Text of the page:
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Le Clézio - Désert - Le passage d'une caravane

Ils étaient les hommes et les femmes du sable, du vent, de la lumière, de la nuit. Ils étaient apparus, comme dans un rêve, en haut d'une dune, comme dureté de l'espace. Ils portaient avec eux la faim, la soif qui fait saigner les lèvres, le silence dur où luit le soleil, les nuits froides, la lueur de...

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Evadné par René Char

Vous ferez de ce texte un commentaire composé de façon à mettre en lumière sa richesse poétique. Vous pourrez, par exemple, montrer comment la puissance suggestive des mots et des images traduit à la fois l'éblouissement amoureux et la splendeur native du monde. Vous vous abstiendrez seulement de présenter un commentaire linéaire et de dissocier artificiellement le fond...

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René-Guy CADOU : Hélène ou le règne végétal : Chambre de la douleur

La mémoire, les souvenirs prennent une grande importance dans l'univers de René-Guy Cadou. Chambre de la douleur fut écrit d'après ce que nous dit le texte (v. 5) quatre ans après la mort du père du poète, survenue en 1940, après une longue maladie. La figure de ce père revient d'ailleurs souvent dans le recueil Hélène ou le...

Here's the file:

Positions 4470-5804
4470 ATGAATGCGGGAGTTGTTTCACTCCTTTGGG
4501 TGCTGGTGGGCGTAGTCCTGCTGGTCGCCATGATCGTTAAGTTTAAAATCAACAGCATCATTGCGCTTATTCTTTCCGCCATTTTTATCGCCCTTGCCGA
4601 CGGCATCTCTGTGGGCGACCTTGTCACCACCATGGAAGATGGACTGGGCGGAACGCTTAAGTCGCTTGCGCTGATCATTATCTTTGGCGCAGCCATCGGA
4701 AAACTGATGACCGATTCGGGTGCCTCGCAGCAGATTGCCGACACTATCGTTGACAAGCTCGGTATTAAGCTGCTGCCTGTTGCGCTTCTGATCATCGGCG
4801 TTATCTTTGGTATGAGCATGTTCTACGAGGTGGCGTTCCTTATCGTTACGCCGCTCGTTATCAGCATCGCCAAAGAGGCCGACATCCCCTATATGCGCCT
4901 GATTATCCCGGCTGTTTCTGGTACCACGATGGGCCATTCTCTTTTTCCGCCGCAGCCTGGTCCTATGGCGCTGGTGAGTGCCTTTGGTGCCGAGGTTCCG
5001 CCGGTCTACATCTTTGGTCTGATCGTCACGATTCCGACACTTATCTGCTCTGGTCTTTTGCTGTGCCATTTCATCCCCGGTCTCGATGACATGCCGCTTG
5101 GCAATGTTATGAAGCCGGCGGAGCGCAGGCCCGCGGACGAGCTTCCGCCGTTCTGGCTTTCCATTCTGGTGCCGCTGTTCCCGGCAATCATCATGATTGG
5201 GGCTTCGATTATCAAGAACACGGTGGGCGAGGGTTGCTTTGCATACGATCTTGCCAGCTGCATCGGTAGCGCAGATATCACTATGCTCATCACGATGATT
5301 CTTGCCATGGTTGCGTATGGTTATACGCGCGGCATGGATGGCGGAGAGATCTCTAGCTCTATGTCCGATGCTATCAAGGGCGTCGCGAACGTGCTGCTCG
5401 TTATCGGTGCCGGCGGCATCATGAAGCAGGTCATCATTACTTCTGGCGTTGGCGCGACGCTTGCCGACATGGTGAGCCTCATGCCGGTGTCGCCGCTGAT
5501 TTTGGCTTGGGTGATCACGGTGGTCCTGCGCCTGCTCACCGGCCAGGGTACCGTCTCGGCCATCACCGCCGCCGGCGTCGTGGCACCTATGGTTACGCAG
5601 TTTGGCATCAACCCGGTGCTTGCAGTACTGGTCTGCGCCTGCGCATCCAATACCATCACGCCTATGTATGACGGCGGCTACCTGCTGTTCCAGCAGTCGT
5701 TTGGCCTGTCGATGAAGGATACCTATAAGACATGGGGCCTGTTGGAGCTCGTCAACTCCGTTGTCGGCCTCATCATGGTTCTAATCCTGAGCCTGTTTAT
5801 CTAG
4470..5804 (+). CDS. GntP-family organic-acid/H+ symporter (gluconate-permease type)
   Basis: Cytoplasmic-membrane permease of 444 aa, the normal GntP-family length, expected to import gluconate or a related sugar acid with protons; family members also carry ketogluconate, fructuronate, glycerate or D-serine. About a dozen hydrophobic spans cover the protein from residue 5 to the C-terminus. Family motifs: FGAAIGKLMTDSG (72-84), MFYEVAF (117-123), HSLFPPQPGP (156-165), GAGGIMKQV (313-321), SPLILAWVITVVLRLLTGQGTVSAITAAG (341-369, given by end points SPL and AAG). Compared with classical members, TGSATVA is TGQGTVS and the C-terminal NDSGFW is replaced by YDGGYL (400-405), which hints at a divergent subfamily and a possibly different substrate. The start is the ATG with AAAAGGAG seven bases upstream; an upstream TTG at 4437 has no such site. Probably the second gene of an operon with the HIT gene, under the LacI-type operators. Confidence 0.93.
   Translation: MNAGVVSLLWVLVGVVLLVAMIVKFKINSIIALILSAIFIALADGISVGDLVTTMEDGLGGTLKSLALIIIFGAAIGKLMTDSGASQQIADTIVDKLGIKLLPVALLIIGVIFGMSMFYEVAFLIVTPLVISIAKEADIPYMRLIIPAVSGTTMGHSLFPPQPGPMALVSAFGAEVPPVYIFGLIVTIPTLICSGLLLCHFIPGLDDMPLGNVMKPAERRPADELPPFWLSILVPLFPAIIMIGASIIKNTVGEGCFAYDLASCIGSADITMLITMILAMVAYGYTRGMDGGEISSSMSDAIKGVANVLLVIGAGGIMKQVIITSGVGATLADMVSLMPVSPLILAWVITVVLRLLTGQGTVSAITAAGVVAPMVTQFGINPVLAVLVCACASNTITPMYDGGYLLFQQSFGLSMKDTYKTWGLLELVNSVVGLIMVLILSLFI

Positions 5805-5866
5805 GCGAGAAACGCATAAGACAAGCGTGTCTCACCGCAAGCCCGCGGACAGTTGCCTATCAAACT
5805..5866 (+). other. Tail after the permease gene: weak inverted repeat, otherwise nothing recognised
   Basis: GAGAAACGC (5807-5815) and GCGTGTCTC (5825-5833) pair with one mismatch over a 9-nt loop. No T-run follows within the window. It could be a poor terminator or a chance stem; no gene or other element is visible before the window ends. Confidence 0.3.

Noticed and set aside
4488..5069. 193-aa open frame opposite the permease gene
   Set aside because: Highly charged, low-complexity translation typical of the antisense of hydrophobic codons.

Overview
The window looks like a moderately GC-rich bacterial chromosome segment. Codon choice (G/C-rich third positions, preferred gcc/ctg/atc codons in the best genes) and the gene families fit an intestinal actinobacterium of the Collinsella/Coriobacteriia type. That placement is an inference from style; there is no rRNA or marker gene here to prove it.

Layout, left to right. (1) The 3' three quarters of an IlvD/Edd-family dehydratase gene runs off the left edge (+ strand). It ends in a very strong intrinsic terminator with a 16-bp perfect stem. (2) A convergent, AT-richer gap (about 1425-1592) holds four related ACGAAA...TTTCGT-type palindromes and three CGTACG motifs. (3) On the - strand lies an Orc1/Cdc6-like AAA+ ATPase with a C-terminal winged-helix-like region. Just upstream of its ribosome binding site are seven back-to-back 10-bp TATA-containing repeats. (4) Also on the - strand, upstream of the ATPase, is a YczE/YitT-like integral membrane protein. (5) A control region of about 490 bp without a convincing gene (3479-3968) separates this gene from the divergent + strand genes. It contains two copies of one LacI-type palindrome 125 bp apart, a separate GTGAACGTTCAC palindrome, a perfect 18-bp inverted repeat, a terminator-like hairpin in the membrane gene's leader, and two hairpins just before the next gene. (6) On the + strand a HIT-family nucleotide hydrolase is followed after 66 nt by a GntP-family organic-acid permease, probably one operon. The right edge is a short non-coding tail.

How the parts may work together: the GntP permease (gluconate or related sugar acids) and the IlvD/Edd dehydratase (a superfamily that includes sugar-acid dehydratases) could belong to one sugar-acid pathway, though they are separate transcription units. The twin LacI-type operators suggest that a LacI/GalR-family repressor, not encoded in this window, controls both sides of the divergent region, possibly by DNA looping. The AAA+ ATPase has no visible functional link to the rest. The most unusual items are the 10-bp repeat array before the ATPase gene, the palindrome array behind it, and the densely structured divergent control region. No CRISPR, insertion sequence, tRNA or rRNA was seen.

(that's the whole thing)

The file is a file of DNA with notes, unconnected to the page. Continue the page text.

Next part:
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PARIS A CINQ HEURES DU SOIR - Jules Romains, les Hommes de bonne volonté, Le Six Octobre.

Dans les vingt-sept volumes des Hommes de bonne volonté, Jules Romains (1885-1972) fait revivre la société française de 1908 à la veille du second conflit mondial. Voici, extraite du premier terme, la présentation de Paris, le soir du 6 octobre 1908. Dans le centre, les amples mouvements du soir, les longues montées vers le Nord et vers l'Est, pareilles...

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Beau, Beauté - Dictionnaire philosophique de Voltaire (Commentaire)

Note : 5.1/10

Demandez à un crapaud ce que c'est que la beauté, le grand beau, le to kalon. Il vous répondra que c'est sa crapaude avec deux gros yeux ronds sortant de sa petite tête, une gueule large et plate, un ventre jaune, un dos brun. Interrogez un nègre de Guinée ; le beau est pour lui une peau noire,...